Until the passage of this Section in the ITAA, phone tapping was governed by Clause 5(2) of the Indian Telegraph Act of 1885, which said that “On the occurrence of any public emergency, or in the interest of the public safety, the Government may, if satisfied that it is necessary or expedient so to do in the interests of the sovereignty and integrity of India, the security of the State, friendly relations with foreign States or public order or for preventing incitement to the commission of an offence, for reasons to be recorded in writing, by order, direct that any message or class of messages to or from any person or class of persons, or relating to any particular subject, brought for transmission by or transmitted or received by any telegraph, shall not be transmitted, or shall be intercepted or detained, or shall be disclosed to the Government making the order or an officer thereof mentioned in the order”. Other sections of the act mention that the government should formulate “precautions to be taken for preventing the improper interception or disclosure of messages”. There have been many attempts, rather many requests, to formulate rules to govern the operation of Clause 5(2). But ever since 1885,
no government has formulated any such precautions, maybe for obvious reasons to retain the spying powers for almost a century.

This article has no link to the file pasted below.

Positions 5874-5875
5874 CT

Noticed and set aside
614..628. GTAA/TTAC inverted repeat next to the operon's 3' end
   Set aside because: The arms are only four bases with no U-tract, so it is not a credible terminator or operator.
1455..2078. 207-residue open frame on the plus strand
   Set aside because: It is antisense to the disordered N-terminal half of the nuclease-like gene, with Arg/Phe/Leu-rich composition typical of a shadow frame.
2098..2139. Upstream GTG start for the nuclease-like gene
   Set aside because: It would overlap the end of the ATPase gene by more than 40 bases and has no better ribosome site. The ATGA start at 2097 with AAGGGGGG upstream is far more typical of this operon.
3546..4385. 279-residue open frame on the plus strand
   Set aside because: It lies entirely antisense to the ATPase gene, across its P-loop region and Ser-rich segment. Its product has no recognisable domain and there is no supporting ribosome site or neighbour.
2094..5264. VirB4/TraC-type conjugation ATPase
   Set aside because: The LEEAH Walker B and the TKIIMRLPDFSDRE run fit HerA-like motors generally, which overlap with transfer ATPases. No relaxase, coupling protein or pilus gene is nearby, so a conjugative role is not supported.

A writ petition was filed in the Supreme Court in 1991 by the People’s Union for Civil Liberties, challenging the constitutional validity of this Clause 5(2). The petition argued that it infringed the constitutional right to freedom of speech and expression and to life and personal liberty. In December 1996, the Supreme Court delivered its judgment, pointing out that “unless a public emergency has occurred or the interest of public safety demands, the authorities have no jurisdiction to exercise the powers” given them under 5(2). They went on to define them thus: a public emergency was the “prevailing of a sudden condition or state of affairs affecting the people at large calling for immediate action”, and public safety “means the state or condition of freedom from danger or risk for the people at large”. Without those two, however “necessary or expedient”, it could not do so. Procedures for keeping such records and the layer of authorities etc were also stipulated.